What’s new in the New Year?

With the new year come a host of new rules, measures and changes that will affect us all in our daily lives. Flandersnews.be sums up the most important changes.

• The price of a postage stamp for letters to correspondents within Belgium has gone up by 4 cents. It now costs 75 cents for an individual stamp of 65 cents/stamp if you buy a book of 10

• Belgacom has increased its rates for a number of mobile and landline products by 3.41%. Its rates for ASDL will also rise by the same margin.

• The level of VAT levied on the digital television services has risen from 12 to 21%.

• From now on notaries will have to pay VAT. Anyone engaging the services of a notary or a bailiff will have to pay 21% VAT.

• The rate of tax on stock market transactions is to rise by 30% and a new tax on bonds has been brought in.

• From now interest and dividends made from shares and other investments will be subject to capital gains tax of 21%.

• The price of registering a motor vehicle has gone up from 20 to 30 Euro.
 

Building and renovating more expensive

Most federal government grants for energy-saving improvements to homes have been scrapped.

Tax breaks for passive houses, low-energy houses and zero energy homes have been scrapped.

• Grants for roof insolation remain. However, home-owners will now only receive a 30% tax break on the cost of insolating their homes.

• Similarly the tax-breaks given on green loans have fallen from 40% to 30%.

• New stricter energy efficiency rules have been brought in for new homes, offices and schools. The so-called E70 norm now applies.

Give us work!

• The number of days that students are allowed to work while paying a reduced rate of social security has been increased to 50 per annum.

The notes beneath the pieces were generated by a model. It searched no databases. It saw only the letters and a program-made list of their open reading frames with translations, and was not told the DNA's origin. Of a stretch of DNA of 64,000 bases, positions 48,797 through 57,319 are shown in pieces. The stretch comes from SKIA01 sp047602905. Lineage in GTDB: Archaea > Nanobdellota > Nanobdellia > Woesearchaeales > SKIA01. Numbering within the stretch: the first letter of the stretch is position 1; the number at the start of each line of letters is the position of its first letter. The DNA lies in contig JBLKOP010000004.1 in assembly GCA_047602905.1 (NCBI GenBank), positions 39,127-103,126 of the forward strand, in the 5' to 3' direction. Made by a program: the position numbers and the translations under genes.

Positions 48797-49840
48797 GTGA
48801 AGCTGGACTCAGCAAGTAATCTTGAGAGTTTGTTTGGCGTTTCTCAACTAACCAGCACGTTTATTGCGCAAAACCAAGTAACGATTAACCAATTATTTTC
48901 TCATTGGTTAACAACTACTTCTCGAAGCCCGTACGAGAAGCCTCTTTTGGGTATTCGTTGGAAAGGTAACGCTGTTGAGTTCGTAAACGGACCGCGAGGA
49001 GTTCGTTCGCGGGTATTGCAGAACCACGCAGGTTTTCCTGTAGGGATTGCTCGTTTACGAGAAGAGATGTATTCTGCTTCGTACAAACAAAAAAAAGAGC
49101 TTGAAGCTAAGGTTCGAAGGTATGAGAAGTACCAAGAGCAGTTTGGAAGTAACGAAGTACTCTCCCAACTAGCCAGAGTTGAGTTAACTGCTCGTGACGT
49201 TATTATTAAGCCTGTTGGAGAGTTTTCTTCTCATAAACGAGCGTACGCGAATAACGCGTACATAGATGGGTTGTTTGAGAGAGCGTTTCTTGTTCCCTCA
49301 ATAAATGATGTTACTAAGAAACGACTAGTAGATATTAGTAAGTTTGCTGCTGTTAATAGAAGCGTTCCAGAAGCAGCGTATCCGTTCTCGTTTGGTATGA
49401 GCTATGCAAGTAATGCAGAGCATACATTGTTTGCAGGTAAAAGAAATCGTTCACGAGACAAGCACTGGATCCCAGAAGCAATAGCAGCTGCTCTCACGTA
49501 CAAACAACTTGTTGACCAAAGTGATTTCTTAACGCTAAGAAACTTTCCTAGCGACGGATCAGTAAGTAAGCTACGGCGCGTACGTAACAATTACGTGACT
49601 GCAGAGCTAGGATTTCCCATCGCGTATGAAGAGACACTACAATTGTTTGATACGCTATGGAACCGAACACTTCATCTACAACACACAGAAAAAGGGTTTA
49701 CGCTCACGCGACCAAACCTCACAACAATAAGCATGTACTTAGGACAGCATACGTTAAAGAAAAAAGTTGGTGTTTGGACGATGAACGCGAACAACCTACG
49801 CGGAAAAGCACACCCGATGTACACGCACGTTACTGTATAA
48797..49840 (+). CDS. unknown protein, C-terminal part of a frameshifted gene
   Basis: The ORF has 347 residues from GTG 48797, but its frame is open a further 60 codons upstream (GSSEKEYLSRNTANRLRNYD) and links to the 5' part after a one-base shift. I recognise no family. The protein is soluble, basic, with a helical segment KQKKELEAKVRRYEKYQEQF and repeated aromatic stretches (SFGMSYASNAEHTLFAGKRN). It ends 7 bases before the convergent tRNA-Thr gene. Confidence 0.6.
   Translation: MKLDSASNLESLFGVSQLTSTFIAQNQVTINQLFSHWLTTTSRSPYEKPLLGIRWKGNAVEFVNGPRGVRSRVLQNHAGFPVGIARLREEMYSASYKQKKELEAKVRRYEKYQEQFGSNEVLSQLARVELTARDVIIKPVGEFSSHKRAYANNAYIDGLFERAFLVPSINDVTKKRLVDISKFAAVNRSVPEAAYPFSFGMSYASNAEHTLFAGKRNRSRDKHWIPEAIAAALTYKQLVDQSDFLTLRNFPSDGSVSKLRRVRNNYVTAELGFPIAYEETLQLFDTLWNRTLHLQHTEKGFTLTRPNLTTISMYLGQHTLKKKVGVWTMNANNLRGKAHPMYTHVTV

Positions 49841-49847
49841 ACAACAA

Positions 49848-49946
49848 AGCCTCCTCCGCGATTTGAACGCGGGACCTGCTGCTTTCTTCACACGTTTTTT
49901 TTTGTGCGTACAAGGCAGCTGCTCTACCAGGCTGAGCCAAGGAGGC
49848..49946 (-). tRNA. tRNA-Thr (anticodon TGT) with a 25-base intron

• The wages of 400,000 white collar staff in a range of industries have gone up by 3.47% to compensate for inflation.

• The period of notice that must be given to blue collar workers that are being laid off has been increased.

• The age at which you can take early retirement has been increased as part of an overhaul of the whole system.

• From now on jobs-seekers will be obliged to take any “suitable job” they might be offered within a 60 km of their home. Up until now this was just 25km.

An now the good news

• Traders will have to pay less for electronic payments of less than 10 Euro.

• International money transfers within the European Economic Area will be speeded up.

• Shareholders of companies that are quoted on the stock market are being given new rights. For example, from now on they will be able to put points onto the agenda of their company’s AGM.

• A new customer service charter stipulates that you should never have to wait longer than 2.5 minutes when calling a call centre. A free call back service should be provided if this cannot be achieved.

• Anyone detained by the police is now entitled to a solicitor from the moment they are taken in for questioning. The changes follow a ruling by the European Court of Human Rights.

• From now on pigs must by anaesthetised before they can be castrated.